237. it's official, but is it home?
A few weeks ago I got my Washington driver’s license. Today I got my Washington license plates attached to my Xb. I guess that makes me an official resident of the state of Washington.
It’s not just the official documentation though, life here feels somewhat normal. What I mean is, I don’t wake up in the morning thinking, “what the hell am I doing here?”
I’m sure that part of the reason life feels normal and somewhat routine has to do with the fact that I’m working now. My hours are from 9AM to 5:30PM, Monday through Friday. I really like the job. The people are cool and the work has me walking and climbing stairs all day (it’s basically a warehouse job). I don’t have a scale at my new home, but I know I’ve lost some weight by working there.
Which reminds me of something else I’ve been meaning to write about: the provision and providence of God.
A few months before moving to Seattle, I bought a pair of walking shoes. See, one of my philosophies when it comes to fitness is the maxim, “no pain, no pain.” Although I did some running (and plan to take that up again once summer comes around), I did just as much walking (often on my lunch breaks). I didn’t want to wear out my running shoes, so I purchased a pair of New Balance walking shoes. I also bought gel-type insoles for them.
Fast forward to the present and these shoes turn out to be perfectly suited to my warehouse job. Like I said, I’m on my feet all day but my feet never get sore. I thought I was buying walking shoes for exercise, I now see God’s subtle hand, preparing me for the job I have now.
I can’t call them to mind right now, but there have been lots of little things like that – little “coincidences” that help me to know that as big of a change as this is for me, God is in control.
As for things with my band, we found a rehearsal space and unless something really strange happens, we’ll be in there starting Monday.
Back in Hawaii, most of the rehearsal studios rent out space by the hour. There are places up here that do that as well, but also common is the setup where you actually rent out a room by the month and that’s what we’re going with. Basically, it’s like renting an apartment except that we’re renting it for our musical equipment, not ourselves. So our rehearsal room is OUR rehearsal room for as long as we pay the rent.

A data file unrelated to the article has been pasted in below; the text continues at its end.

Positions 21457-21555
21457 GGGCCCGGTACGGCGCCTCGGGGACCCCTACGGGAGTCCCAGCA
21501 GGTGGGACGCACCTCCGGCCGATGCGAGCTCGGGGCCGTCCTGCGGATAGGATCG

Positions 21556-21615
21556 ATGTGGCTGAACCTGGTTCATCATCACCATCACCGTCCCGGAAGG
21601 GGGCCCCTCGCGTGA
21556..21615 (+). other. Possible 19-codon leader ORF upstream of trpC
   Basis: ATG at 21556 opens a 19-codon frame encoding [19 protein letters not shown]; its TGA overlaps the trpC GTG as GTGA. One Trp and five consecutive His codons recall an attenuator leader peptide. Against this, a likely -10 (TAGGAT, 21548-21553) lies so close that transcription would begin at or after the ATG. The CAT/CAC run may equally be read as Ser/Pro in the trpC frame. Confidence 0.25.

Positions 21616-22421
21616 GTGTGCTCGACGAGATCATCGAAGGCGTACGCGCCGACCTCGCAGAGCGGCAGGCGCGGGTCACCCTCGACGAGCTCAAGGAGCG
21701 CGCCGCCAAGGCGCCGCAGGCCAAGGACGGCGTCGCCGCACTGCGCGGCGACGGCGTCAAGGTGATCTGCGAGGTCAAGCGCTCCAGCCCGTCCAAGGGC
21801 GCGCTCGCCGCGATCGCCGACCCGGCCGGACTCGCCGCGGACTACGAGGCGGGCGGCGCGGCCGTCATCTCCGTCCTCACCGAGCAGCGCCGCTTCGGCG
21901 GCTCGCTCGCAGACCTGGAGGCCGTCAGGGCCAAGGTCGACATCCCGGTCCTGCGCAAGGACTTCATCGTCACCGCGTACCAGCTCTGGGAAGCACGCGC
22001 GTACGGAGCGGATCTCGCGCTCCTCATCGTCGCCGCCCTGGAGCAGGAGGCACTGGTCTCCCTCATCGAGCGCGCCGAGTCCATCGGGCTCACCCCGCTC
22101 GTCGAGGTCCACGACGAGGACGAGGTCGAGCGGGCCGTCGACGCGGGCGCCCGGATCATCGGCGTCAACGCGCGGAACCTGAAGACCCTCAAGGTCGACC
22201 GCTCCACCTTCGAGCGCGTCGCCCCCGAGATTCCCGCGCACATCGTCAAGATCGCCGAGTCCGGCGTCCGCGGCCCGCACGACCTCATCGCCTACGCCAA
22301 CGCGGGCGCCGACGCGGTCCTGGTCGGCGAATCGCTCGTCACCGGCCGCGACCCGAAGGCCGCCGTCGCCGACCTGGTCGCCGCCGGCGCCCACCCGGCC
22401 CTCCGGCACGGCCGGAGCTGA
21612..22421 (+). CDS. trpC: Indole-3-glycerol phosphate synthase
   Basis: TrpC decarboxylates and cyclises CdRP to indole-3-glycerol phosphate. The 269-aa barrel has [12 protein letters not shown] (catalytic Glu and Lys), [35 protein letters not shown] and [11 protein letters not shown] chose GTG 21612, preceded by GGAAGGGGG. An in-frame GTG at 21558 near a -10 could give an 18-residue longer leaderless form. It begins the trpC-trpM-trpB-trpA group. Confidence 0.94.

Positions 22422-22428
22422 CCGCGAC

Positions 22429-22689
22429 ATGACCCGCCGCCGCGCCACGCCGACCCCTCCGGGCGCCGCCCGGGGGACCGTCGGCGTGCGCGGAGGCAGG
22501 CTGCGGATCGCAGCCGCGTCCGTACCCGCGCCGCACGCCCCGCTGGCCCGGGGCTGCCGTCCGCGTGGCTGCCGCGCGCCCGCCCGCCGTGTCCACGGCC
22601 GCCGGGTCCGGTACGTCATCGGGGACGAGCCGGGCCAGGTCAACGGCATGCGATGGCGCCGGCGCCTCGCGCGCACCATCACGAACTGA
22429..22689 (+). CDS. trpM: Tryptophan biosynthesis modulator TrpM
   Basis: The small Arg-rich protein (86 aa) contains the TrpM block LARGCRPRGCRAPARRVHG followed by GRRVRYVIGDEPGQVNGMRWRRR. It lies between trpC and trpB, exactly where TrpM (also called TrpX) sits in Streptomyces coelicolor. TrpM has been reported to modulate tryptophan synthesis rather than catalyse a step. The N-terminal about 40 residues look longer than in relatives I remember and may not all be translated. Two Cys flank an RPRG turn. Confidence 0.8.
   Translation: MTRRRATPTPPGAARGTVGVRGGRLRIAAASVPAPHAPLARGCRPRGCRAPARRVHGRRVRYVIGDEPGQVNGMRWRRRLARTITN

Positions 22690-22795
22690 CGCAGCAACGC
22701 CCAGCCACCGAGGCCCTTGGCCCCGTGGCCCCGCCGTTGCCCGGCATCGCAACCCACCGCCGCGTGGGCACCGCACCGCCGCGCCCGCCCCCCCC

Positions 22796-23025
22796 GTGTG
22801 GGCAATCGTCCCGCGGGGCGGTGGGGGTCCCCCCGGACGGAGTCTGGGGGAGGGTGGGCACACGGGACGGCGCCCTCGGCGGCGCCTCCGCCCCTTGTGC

The cool part of this arrangement is that as a band, we don’t have to worry about finding an open slot. We can practice pretty much whenever we want to. Also, even if we’re not rehearsing as a band, I can go in there and bang away on my drums (aka practicing).
It’s hard to convey what a benefit that is to me. See, the other guys in the band, they can strum their guitars and practice all kinds of scales and noodle around whenever they want. Granted, they can’t turn up their amps as loud as they’d like, but still, the physical mechanics of playing their instrument is the same whether they’re playing unplugged or through a screaming stack of amps.
Drummers don’t have that luxury. There’s no volume knob on the drums and there’s no substitute for playing at performance volume level (aka loud). The drums are a very physical instrument. If I don’t get to practice on my drums at the same volume I play during a gig, I’m going to cramp up on stage – something that’s happened more often than I’d like to admit. In fact, even when I’m able to practice somewhat regularly at full tilt, I still sometimes cramp up on stage because the rush of performing makes me play even harder.
But back to the idea I started with – that living in Seattle is getting to feel normal.
Another thing that’s helping me feel that way is the fact that I don’t need to consult my map or the GPS unit that I bought to get around.
Now I know I didn’t blog about the GPS unit, so let me digress (again) to talk about this amazing little device. After a bit of research, I picked up the Garmin Street Pilot. Main selling point for me was the fact that Garmin is the only GPS company that was providing any kind of indication that they were pursuing support for the Mac OSX platform. All the other companies only support PCs (boo). Now Garmin doesn’t support Macs yet, but at least they say they’re working on a solution.
Anyway, the GPS unit is a fun little device. After you turn it on, it takes about a minute or so to link up the the GPS satellites. Once it knows where it is you tell it where you want to go and it does it’s best to give turn by turn, street by street directions. It’s not perfect (I occasionally program a destination I’m already familiar with to see how it will get me there and sometimes that results in a really bizarre route) but it certainly beats wrestling with a map while doing 60 on the I-5.
About a week into owning the device, I saw that I was becoming dependent on its directions. I wanted to learn how to get around Seattle without using a technological crutch, so I started to limit its use to getting me to places I’d never been before. Apart from that, I’ve been trying to find my own way and more often that not, I get to where I want to go.
And so, Seattle is beginning to feel familiar. I’m not quite ready to call it home. I mean, I know I live here, but it doesn’t feel like home yet. I have no idea how long that will take. A part of me suspects that I’ll be back in Hawaii before I get to that point, but who knows. I always tell people that I want to end up back in Hawaii, but I wonder if the only reason I say that is because Hawaii is familiar and it’s where I was born and raised.
I don’t know. I don’t need to make this decision tonight. I’m just glad things are going well and that I’ll soon be able to rehearse with my band again.